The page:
To Live Without Working

By 1985, machines will be capable of doing any work man can do. (Herbert Simon).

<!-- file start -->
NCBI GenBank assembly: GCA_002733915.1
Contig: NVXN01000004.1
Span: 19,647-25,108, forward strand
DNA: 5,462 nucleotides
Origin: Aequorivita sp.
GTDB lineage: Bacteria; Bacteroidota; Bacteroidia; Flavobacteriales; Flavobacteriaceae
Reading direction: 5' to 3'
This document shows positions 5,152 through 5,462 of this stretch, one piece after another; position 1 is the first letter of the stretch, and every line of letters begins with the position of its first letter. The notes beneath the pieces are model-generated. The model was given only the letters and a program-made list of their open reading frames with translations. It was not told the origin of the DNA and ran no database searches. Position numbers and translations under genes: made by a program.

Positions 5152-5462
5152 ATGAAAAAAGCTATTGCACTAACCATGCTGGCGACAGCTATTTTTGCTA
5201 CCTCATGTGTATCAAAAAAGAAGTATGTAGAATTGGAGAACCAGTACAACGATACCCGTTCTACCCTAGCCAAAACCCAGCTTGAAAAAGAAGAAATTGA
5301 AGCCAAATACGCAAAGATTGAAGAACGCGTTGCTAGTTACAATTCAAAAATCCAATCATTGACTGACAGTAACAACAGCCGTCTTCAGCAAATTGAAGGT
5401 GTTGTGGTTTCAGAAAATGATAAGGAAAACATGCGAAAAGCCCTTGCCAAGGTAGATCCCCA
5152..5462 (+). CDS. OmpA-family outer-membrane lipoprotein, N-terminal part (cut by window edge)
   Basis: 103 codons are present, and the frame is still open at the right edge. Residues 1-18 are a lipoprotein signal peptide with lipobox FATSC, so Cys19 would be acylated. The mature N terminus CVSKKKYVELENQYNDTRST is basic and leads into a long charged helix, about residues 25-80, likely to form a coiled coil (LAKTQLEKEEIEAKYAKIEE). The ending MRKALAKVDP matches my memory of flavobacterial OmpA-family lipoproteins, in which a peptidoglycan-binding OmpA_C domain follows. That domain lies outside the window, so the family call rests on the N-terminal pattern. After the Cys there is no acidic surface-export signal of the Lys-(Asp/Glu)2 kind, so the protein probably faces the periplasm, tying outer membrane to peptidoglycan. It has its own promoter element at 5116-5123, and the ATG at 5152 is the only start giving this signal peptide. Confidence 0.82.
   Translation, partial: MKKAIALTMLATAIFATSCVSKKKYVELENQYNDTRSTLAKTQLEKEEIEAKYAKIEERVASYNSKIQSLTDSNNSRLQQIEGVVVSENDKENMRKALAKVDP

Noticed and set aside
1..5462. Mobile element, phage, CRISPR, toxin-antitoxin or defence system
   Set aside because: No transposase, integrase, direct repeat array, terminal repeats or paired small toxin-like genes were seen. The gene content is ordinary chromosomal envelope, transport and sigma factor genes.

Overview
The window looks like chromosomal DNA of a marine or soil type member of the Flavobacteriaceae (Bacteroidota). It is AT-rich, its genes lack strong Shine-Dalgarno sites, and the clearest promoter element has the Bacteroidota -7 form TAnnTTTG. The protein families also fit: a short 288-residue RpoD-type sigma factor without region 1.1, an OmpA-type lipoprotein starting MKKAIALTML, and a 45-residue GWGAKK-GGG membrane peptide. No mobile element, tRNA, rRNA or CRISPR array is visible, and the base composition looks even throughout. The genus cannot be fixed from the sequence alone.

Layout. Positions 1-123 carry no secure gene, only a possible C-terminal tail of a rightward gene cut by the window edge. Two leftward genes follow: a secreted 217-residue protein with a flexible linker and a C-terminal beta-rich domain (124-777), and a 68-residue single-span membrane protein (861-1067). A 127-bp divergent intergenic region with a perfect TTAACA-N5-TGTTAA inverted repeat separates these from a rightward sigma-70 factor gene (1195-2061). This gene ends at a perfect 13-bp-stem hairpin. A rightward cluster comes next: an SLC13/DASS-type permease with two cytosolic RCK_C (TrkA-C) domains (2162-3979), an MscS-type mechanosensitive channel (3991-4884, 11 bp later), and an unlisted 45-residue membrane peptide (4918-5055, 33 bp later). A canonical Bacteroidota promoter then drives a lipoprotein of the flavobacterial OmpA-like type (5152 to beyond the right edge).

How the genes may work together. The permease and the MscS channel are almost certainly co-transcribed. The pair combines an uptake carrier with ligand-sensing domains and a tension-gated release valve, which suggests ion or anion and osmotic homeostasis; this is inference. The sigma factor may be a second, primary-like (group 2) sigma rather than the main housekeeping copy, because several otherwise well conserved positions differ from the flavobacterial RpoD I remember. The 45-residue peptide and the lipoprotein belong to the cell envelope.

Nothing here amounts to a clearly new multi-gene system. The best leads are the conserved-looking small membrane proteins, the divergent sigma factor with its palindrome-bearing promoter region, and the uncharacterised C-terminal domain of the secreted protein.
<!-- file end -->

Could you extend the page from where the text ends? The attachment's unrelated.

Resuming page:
What happens when Herbert Simon’s thesis is fulfilled? It becomes too much! In Player Piano, Kurt Vonnegut depicts a society in which a few highly trained engineers and managers monitor and develop an automated production system. The others, who cannot compete or interact with machines, have exactly what they need, properly assessed and calculated by the computers. They are kept busy by a permanent labour market programme with a choice between the army or the Reconstruction and Reclamation Corps (”Reeks and Wrecks”). There is no evil 1984-society, but an extraction of a welfare system where unemployment approaches one hundred percent. Vonnegut began his writing career with science fiction and this is probably how his book was perceived when it came out in 1952; today, it is only science: the combined development of computers, communication systems, robots, 3D printers, laser cutters and sensors provide fantastic opportunities to produce goods and services without employees. Erik Brynjolfsson and Andrew McAfee take up the issue of development and give examples such as Google’s self-driving car and IBM’s Jeopardy-winning computer. They provide constructive suggestions on how the disparity in income and social status can be reduced, but do not convince in terms of the new jobs that must be created to compensate those who have been streamlined. I would, therefore, go a step further: what happens in the long run, when all human labour becomes redundant and all jobs eventually disappear? I know of no rebuttal to Herbert Simon’s thesis, that there would be no human labour that cannot be replaced by machines. Work that is defined for a man will not be automated as a monolithic task; rather, it will be broken up into components, each of which is automated and coordinated into large assignments. Those who have irreplaceable expertise will ensure it is spread and transformed so that, even though it still exists, fewer and fewer are required to offer it. One example is the massive open online courses that are now offered to thousands of students; one course run can have more students than the teacher could otherwise educate over their entire working life within the current classroom model. Work will disappear gradually. Here are some consequences: first, we can deduct the labour cost of all the production of goods and services. Even those who still have jobs that are not automated will see wages move toward zero for two reasons: first, they are competing for the remaining jobs with those who have lost their jobs, which drives down wages. Secondly, the imminent risk of automation means that one cannot become too expensive because the jobs become automated when there are real savings to be made. Furthermore, production occurs more rapidly and with higher quality. The capital cost per unit produced is negligible, because a manufacturing system can produce the products individually (the parts are printed and assembled); the total number of units can be large, even if there are only a few examples made of each product. The same applies to services. There remains only the cost of energy and for products the cost of raw materials. For renewable energy, the cost goes to zero because it is inexhaustible. The production of goods will be dispersed, with each factory at an optimal distance between the commodity and the consumer to minimise transportation; services being provided from the places where the computer centres are located (by the sea, along the equator, where solar panels can provide electricity and the deep-sea cooling water, or in the north where there is an abundance of both electricity and cooling).